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Use of propidium monoazide followed by 16S rDNA sequencing in order to discriminate live and dead cells in surface and food samples from collective kitchens

  • Krings, Simone
  • Duthoo, Evelyne
  • De Reu, Koen
  • Taminiau, Bernard
  • Heyndrickx, Marc
  • Daube, Georges
Publication Date
Jun 19, 2018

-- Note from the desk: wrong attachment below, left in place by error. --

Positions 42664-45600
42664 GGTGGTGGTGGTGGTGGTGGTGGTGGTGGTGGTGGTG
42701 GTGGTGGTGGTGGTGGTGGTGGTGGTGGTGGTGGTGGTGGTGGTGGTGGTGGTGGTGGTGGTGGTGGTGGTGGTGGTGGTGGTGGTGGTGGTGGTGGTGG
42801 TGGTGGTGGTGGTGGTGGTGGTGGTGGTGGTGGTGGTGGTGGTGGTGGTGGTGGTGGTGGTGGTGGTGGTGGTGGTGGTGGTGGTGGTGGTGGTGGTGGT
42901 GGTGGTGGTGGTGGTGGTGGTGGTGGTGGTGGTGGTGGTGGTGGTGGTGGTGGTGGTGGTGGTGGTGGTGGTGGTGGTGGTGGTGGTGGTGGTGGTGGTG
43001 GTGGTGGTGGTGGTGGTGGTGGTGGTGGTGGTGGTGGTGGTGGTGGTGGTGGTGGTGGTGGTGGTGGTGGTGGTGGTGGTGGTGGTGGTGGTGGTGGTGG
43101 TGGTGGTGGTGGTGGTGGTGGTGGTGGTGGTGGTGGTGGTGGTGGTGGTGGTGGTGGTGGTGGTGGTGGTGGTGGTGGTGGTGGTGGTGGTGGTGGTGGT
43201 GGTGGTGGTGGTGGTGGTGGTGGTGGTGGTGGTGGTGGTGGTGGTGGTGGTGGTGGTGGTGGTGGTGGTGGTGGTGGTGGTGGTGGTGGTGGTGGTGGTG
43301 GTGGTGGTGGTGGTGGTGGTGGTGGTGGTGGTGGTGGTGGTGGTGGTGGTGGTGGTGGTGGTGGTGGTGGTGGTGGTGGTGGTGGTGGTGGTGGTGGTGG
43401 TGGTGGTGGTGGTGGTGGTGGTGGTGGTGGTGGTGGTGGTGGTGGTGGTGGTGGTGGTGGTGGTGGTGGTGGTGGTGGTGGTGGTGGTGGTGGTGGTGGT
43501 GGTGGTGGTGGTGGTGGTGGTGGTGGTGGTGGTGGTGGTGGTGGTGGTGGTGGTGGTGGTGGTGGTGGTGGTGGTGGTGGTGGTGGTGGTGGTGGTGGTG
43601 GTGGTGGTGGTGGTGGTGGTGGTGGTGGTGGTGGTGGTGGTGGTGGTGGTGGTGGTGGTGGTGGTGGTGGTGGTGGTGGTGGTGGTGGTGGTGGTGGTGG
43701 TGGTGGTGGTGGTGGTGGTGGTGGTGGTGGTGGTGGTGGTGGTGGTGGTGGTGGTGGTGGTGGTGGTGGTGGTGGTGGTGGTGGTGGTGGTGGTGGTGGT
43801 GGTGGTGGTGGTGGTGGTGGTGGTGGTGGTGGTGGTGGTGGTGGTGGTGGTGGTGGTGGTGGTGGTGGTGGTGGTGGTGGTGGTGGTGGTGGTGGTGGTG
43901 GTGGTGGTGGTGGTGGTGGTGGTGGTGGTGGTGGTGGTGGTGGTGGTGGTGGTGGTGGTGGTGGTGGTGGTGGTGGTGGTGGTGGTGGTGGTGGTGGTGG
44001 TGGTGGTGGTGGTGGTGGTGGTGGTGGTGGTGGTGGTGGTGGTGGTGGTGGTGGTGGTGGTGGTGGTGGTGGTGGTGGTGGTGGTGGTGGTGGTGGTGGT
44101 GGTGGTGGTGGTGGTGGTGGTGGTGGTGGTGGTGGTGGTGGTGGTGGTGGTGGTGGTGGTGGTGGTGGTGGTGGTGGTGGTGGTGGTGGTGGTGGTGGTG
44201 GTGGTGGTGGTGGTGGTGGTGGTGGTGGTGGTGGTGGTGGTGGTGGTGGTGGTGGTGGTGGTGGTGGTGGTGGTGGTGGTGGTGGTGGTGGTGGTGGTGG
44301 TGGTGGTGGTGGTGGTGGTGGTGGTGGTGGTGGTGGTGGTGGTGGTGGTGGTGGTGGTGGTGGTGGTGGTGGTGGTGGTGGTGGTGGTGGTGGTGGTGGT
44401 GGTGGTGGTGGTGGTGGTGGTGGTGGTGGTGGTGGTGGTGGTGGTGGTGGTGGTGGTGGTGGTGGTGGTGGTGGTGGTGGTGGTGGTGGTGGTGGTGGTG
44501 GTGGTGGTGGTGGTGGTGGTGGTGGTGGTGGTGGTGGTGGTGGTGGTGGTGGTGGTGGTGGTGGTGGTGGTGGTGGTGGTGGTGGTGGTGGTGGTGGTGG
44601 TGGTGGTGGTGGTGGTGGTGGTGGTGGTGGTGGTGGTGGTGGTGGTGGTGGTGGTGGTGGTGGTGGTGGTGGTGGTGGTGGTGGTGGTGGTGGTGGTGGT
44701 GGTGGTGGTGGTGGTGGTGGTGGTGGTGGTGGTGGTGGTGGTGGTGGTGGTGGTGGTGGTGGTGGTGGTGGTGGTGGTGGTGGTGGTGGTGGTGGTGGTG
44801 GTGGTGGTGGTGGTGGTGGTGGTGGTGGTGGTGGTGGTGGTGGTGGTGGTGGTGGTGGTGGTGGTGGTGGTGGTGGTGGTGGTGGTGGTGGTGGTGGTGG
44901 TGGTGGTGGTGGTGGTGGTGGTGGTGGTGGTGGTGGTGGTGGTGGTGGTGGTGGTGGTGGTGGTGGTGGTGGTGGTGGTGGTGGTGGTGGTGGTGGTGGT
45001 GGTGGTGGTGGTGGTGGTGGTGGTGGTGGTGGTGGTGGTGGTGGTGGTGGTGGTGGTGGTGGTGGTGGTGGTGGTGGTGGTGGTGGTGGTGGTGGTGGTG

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Classical microbiological analyses have been the “Gold standard” in food microbiology in order to detect and quantify bacteria in food and surface samples. However, these methods bear the limitation of the ability of bacteria to grow on the used media. Advances in sequencing methods have allowed analysing the bacterial DNA in different types of samples, but these techniques do not evaluate if the bacteria are viable. In order to detect viable bacteria by sequencing methods, the interest in sample treatment with propidium monoazide (PMA) prior to DNA extraction is growing (Li et al., 2017; Nocker et al., 2010). This study addresses the possible benefit of this method for surface and food samples taken in collective kitchen. Samples have been collected aseptically, stored at 4°C and analysed by classical microbiological methods and 16S rDNA sequencing (with and without prior treatment by PMA). The bacterial counts in many samples were low or under the detection limit (< 1 CFU/mL or < 10 CFU/g) and did rarely exceed the 5 log CFU/surface (mostly for sinks). This fact implied problems for the 16S rDNA sequencing, as a minimal bacterial load of 100-1000 CFU/mL is required in order to achieve reliable results. In addition, PMA-treated samples did generally generate fewer sequences. However, variations of relative population abundances are rendered visible and allow performing correlations between the bacterial populations and their occurrence in untreated and treated samples. This could give hints about residual bacterial DNA and bacteria that colonise kitchen surfaces, which have not been described previously. References: • Li, R. et al. (2017). Comparison of DNA-, PMA-, and RNA-based 16S rRNA Illumina sequencing for detection of live bacteria in water. Scientific reports, 7(1), 5752. • Nocker, A., et al. (2010). Discrimination between live and dead cells in bacterial communities from environmental water samples analyzed by 454 pyrosequencing. Int Microbiol, 13(2), 59-65.

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